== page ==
Immuni-zzzzz

Are you aware of all that goes on in your body when you sleep? Sleep is a time when your body fights infections, repairs damaged cells, detoxifies, regulates hormones, boosts your immune system, modulates metabolism, and relaxes muscles…including your brain.

When you give your body the sleep it needs, your immune cells get the rest and repair they need to protect you. Remember…your body wants to be your best friend; the one that supports you through hard times, boosts you up, and helps you feel your best as you navigate life’s ups and downs.

Sleep supports your heart, too. Just like your immune system, your heart needs rest to properly function. Lack of quality sleep can lead to high blood pressure, heart attack, and a weakened immune system. Key cellular players like white blood cells, natural killer (NK) cells, lymphocytes, regulatory T cells, and T helper cells are fortified by sleep, which in turn enhances your immune defenses.

According to healthy living expert Kristy Hall, BCHN®, when sleep is elusive, it is important to take action to improve the amount and quality of your sleep. The best way to do this is to place attention on your nightly routine, also known as sleep hygiene.

Here are Kristy’s top tips for creating a sleep routine that is immune supportive.

  • Dim or turn off lights in the house to mimic the setting of the sun, a natural cue for the body to produce more of the sleep hormone melatonin.
  • Drink a cup of soothing herbal tea, such as chamomile, an hour or so before bedtime. Chamomile is known to have relaxing properties that can aid a good night’s sleep.
  • Soak in an Epsom salt bath with three or four drops of lavender essential oil, or put a drop of lavender oil on the bottoms of your feet. Lavender is known to promote calmness and help to reduce stress.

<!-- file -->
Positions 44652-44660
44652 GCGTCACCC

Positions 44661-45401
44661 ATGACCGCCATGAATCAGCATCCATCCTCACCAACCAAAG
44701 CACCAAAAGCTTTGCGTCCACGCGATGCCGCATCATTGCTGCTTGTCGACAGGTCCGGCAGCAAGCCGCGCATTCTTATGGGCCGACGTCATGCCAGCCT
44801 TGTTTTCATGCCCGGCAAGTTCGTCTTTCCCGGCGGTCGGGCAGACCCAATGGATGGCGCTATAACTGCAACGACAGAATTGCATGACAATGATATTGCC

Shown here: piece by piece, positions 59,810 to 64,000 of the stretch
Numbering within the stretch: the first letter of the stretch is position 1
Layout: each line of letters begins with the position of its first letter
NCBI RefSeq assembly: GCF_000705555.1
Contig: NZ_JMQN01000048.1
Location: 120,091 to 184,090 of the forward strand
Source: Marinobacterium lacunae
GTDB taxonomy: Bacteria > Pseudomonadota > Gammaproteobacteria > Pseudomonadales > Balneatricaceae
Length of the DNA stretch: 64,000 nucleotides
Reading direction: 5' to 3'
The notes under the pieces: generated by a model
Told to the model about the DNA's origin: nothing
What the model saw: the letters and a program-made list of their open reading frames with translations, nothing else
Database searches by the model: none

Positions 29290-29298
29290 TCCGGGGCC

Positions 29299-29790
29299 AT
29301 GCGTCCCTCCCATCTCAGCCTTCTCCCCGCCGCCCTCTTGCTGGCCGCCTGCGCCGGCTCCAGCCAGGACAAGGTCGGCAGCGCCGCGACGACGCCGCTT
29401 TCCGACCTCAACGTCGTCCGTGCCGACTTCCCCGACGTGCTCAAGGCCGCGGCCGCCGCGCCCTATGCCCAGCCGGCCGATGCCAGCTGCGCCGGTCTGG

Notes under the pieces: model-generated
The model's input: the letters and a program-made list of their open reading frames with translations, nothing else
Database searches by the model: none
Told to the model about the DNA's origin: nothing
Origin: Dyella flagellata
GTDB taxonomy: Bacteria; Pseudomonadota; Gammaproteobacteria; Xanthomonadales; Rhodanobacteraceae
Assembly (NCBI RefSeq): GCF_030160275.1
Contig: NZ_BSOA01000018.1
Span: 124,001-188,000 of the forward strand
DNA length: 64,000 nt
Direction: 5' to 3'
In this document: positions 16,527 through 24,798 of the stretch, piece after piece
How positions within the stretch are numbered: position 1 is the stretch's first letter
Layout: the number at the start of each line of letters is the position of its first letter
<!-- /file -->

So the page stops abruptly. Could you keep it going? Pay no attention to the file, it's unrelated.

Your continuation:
• Practice “box breathing” before turning out the lights. Breathe in deeply through your nose for a count of five, hold for a count of five, release for a count of five, and then relax for a count of five before taking your next breath. Repeat this cycle five to 10 times. Slow, deep breathing signals your brain to slow down.
  • Turn the thermostat down to between 60 and 68 degrees (Fahrenheit) at night. This signals that it’s time for bed as the body starts to naturally experience a dip in temperature.
  • Darken your bedroom as much as possible using blackout shades or wear an eye mask. Sleeping in complete darkness helps regulate levels of melatonin and has been known to reduce the risk of depression.

For added support, increase your intake of melatonin-promoting foods such as turkey, chicken, rice, bananas, pineapple, oats, tart cherries, Goji berries, fish, nuts, oranges, tomatoes, sweet potatoes, pumpkin, and squashes.

As a healthy living expert, Kristy has an article about sleep hygiene to share with you. Contact Kristy to receive it.

If you found this article helpful, forward it to a friend or colleague and encourage them to sign up for direct updates about creating a vibrant life.

It may take time for your body to adjust to better sleep habits. The attention you place on your sleep hygiene will support your immune health and is well worth it!

To read more about supporting your immune system, get caught up here.

Until next time, keep shining your light!

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